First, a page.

FORT WORTH STAR-TELEGRAM
In 1936 the Amarillo Globe said of the legendary publisher of the Fort Worth Star-Telegram: "West Texas is bound on the north by Colorado and Oklahoma, on the west by New Mexico, on the south by Mexico, and on the east by Amon Carter." Thirty years earlier there had been only two newspapers in Fort Worth–the morning Telegram and the morning Record. Then in 1906 young Amon Carter agreed to become advertising manager of a new evening newspaper, the Star.
Initially, the Star floundered, and it never managed to break even. Then in 1909, in an audacious move, the near-bankrupt Star bought the larger and much more successful Telegram, and the Fort Worth Star-Telegram was born, with Amon Carter as primary owner and publisher. Together, the new publisher and his newspaper were to become a major force in shaping not only Fort Worth but all of West Texas and eastern New Mexico–a sizable chunk of the Great Plains.
Until then, West Texas had been largely ignored by everybody. However, Amon Carter had a much different vision of the future of this vast expanse of hot, dry, windy plains. That future was to include a great oil boom and irrigated croplands to supplement the historic cattle industry. As Amon Carter would tell audiences, West Texas is larger than New York, Massachusetts, Pennsylvania, and Maryland combined. The Fort Worth Star-Telegram embraced the residents of West Texas, and the citizens of West Texas embraced the Fort Worth Star-Telegram. The newspaper would eventually serve an area of 350,000 square miles and deliver copies every day to homes up to 700 miles west of Fort Worth, well into New Mexico. It dominated the market in such West Texas population centers as Amarillo, Abilene, Lubbock, Midland-Odessa, and El Paso. By 1913 it had become the fourth-largest newspaper in Texas, with a circulation of 40,000. By 1918 its 66,000 subscribers made it the largest newspaper in all of Texas. Then in 1923 circulation reached 115,000, and it was the largest newspaper in the southern United States– larger than the Dallas Morning News or the Houston Chronicle or the Atlanta Journal. Much of this growth came from subscribers in West Texas and eastern New Mexico. It wasn't until midcentury that newspapers in much larger cities finally passed the Fort Worth Star-Telegram in circulation.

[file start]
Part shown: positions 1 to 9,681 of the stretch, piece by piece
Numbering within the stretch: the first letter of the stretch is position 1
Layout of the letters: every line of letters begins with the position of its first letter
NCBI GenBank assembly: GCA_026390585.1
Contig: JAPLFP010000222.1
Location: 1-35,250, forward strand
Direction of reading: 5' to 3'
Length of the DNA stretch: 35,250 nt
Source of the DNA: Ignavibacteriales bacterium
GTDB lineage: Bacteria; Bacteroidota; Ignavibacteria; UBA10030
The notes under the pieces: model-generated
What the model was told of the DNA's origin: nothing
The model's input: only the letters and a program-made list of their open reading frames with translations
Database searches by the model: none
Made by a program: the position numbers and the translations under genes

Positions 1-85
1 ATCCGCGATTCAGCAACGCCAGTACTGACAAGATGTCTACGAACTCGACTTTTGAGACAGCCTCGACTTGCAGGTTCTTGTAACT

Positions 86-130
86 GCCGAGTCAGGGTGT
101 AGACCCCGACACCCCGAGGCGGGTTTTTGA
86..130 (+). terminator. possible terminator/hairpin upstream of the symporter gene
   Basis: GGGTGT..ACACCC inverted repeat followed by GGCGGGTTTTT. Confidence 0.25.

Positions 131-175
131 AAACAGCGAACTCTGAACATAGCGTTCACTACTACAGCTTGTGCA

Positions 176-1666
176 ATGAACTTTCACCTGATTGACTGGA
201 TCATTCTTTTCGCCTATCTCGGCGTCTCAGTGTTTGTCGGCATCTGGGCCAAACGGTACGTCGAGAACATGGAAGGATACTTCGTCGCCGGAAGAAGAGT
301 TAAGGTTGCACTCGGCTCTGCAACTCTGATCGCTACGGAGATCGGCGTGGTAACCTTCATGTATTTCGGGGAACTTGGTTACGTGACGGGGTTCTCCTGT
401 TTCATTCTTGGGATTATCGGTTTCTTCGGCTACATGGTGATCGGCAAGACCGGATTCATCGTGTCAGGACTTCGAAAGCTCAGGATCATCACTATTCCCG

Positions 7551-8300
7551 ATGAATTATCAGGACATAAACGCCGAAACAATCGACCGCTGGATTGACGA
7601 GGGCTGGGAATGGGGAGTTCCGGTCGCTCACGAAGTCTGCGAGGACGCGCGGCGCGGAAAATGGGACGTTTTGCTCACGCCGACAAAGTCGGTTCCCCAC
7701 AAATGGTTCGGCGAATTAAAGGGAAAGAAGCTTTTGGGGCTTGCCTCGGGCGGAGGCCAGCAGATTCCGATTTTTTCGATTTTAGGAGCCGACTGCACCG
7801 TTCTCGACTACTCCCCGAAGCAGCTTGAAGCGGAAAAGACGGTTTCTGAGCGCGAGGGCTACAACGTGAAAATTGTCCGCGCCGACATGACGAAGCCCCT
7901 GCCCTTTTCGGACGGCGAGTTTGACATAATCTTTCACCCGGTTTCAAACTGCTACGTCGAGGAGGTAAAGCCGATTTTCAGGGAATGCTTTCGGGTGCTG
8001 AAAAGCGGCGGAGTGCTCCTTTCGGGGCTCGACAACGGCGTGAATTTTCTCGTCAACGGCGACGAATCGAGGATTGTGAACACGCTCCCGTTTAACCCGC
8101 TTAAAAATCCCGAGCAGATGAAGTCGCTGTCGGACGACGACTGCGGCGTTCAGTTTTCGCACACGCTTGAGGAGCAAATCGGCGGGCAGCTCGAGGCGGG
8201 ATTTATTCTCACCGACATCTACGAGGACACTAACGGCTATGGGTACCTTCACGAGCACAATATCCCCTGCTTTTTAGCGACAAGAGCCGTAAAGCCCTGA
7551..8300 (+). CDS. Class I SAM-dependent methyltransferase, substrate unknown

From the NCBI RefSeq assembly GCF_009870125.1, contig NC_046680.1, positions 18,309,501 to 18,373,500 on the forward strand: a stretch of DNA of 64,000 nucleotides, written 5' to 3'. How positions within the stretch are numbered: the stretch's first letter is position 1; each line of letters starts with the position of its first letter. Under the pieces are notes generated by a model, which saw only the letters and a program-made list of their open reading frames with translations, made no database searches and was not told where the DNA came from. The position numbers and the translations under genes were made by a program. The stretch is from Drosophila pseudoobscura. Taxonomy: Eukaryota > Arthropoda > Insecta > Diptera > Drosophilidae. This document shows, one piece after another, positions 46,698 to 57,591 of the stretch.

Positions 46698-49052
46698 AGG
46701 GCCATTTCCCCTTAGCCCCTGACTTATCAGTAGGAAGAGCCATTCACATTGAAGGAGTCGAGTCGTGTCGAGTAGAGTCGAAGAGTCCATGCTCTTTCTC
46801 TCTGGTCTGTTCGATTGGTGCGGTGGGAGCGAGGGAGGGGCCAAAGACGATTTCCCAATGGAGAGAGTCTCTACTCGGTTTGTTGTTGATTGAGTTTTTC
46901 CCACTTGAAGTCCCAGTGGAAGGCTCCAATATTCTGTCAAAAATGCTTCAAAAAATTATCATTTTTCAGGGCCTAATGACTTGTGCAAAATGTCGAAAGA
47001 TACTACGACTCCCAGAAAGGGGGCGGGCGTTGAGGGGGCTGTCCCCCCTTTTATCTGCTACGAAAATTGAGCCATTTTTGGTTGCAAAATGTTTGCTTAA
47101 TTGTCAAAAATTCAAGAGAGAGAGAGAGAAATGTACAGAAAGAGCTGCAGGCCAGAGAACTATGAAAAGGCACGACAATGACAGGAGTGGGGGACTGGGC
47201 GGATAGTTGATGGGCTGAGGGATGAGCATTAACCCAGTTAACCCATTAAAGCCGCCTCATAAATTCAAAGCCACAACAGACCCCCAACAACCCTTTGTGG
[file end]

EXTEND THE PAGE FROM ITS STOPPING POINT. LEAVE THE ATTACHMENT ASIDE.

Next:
The decline of home-delivery circulation throughout West Texas and eastern New Mexico began in the second half of the century. Passenger trains that had delivered the newspaper to those far-flung towns stopped running, and there was no other economical way to spread the newspaper throughout this vast region. People in isolated West Texas communities had used the Fort Worth Star-Telegram's ads from large Fort Worth department stores to order merchandise for mail delivery. When department stores–both independent and chain–began to open in West Texas they reduced the need for mail-order shopping, which in turn reduced the value of West Texas subscribers for the Fort Worth stores. Finally, as cities grew, the newspapers in West Texas began to improve and expand. In a way, the successful development of West Texas that had been fostered by the Fort Worth Star-Telegram helped reduce the need for that newspaper in much of the region.
On June 23, 1955, Amon Carter died, and his son, Amon Carter Jr., became publisher. Then in 1974 the Fort Worth Star-Telegram was purchased by Capital Cities of New York, and in 1996 Capital Cities/ABC merged with the Walt Disney Company. Within a year, Disney/ABC's publications, including the Fort Worth Star-Telegram and the Kansas City Star, were purchased by Knight-Ridder, the second largest newspaper group in the country.
By the end of the twentieth century, the Fort Worth Star-Telegram had changed its focus from West Texas to the Fort Worth metropolitan area and eastward into the rapidly growing Arlington and Mid-Cities area between Fort Worth and Dallas. But no story of the West Texas region of the Great Plains would be complete without the newspaper that "discovered" West Texas, nurtured it, promoted it, and served it so well for most of the first half of the century.
See also CITIES AND TOWNS: Fort Worth, Texas.
Gerald L. Grotta Texas Christian University
Flemmons, Jerry. Amon: The Texan Who Played Cowboy for America. Lubbock: Texas Tech University Press, 1998.
Meek, Phillip J. Fort Worth Star-Telegram: "Where the West Begins." New York: Newcomen Society in North America, 1981.